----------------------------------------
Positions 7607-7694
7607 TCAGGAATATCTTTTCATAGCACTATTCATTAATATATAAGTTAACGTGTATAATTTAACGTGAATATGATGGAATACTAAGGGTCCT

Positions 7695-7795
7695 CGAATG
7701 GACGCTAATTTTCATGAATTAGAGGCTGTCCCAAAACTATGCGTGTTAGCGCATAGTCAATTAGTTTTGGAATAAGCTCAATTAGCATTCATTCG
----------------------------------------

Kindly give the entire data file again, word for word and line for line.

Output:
Positions 7607-7694
7607 TCAGGAATATCTTTTCATAGCACTATTCATTAATATATAAGTTAACGTGTATAATTTAACGTGAATATGATGGAATACTAAGGGTCCT

Positions 7695-7795
7695 CGAATG
7701 GACGCTAATTTTCATGAATTAGAGGCTGTCCCAAAACTATGCGTGTTAGCGCATAGTCAATTAGTTTTGGAATAAGCTCAATTAGCATTCATTCG